DSLR Image Capture vs Video Recording??
I just had a question which has been bothering me for a bit. When DSLRs record video, the mirror is up, therefore blocking the viewfinder. How come the sensor is constantly exposed when recording video (essentially capturing 30 or 60 images per second), but when capturing images, the mirror must expose the sensor for a certain amount of time depending on how the shutter speed is set?
I just wanted an in-depth explanation about the difference in the mechanics and science between image capture and video recording on a DLSR.
If possible, could any of you also tell me how mirrorless differs image capture wise??
I know I've asked some pretty technical questions, but I'd appreciate it if you could help me out a bit!
The mirror assembly in a DSLR is rated for between 50,000 and 150,000 actuations ( actuation = flipping the mirror ).
If you flipped the mirror for every frame of a movie, a shutter rated for 50,000 actuations would manage about 2000 seconds at 25fps before it broke - that's just 33 minutes !
So using the mirror for video is just not practical - you'd be buying a new camera every day for video.
People tend to forget this when they needlessly apply burst modes to every shot, BTW. If you reel off five shots every time you hit a shutter you're wasting four of them, is my view, and shortening the life of your camera. Use burst mode where it's really needed.
This might help explain why the shutter type is important and why :
When shooting video (or using live view in general), DSLR becomes a mirrorless camera. Mirror is locked in up position, viewfinder is blacked out, and mechanical shutter is open. So there is no difference between a DSLR and a mirrorless when in video mode.
Professional cinematography cameras utilized a rotating round mirror with cutouts, placed at 45 degrees into the optical path. Having anything of the sort in an SLR would make it prohibitively bulky.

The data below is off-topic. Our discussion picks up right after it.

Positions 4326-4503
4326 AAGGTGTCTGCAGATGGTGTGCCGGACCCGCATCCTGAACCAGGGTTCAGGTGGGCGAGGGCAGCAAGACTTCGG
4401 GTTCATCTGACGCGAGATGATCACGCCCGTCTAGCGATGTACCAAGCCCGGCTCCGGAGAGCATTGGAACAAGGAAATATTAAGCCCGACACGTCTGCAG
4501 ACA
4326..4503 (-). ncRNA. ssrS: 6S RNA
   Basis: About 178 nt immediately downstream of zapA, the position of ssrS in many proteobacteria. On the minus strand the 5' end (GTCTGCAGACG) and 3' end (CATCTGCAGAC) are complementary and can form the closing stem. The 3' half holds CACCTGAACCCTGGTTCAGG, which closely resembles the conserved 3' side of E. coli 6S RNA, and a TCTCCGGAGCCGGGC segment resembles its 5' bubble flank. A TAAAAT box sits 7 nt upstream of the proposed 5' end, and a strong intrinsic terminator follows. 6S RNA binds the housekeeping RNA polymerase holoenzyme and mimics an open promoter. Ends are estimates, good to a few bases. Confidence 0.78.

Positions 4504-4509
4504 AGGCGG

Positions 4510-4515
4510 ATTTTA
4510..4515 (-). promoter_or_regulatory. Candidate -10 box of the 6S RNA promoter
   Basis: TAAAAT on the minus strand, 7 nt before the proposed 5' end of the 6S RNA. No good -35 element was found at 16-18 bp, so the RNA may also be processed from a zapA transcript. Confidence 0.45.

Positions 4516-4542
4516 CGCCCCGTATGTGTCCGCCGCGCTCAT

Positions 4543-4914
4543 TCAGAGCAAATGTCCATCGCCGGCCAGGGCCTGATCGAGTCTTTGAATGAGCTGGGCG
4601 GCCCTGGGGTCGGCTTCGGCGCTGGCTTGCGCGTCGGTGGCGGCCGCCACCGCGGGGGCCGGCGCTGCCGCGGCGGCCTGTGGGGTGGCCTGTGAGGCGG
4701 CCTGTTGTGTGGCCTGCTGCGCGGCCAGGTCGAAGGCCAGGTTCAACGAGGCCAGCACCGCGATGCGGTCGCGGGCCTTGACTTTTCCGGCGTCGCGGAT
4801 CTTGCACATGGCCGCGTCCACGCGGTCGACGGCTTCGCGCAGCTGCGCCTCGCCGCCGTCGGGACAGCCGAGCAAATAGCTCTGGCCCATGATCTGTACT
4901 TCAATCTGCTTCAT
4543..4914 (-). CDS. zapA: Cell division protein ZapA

A camera can use an electronic shutter for both still and video. In this case, the pixels are electronically reset, exposed for a given amount of time, and then read out.
An electronic shutter makes no audible noise, and has no moving parts to wear out.
Alternatively, the camera can use a mechanical shutter. A mechanical shutter is typically more precise in timing. With an electronic shutter -- unless you add extra electronics to the sensor -- the top and bottom are read out at slightly different times, giving a bit of a funny effect. A mechanical shutter also allows the camera to play tricks to reduce image noise. It can, for example, take two shots -- one with the shutter closed, and one open -- and use that to do some calibration.
If you're optimizing for image quality, you therefore go with a mechanical shutter. For video, flipping the shutter 30 or 60 times per second would be impractical. So you go with electronic. It turns out that in video, the quality matters much less than stills too, so it's a good fit.
But there are cameras which use mechanical shutters or video, as well as electronic shutters for stills.
Right! But then why can't you decide to lock up the mirror when you want to do burst mode... Basically can you do burst in live view? Because I watched a video of the mirror mechanism during burst on a D4 and it's just crazy. That's one of the reasons the high end ones cost so much!
Also how does the shutter work on a digital mirrorless camera during burst?
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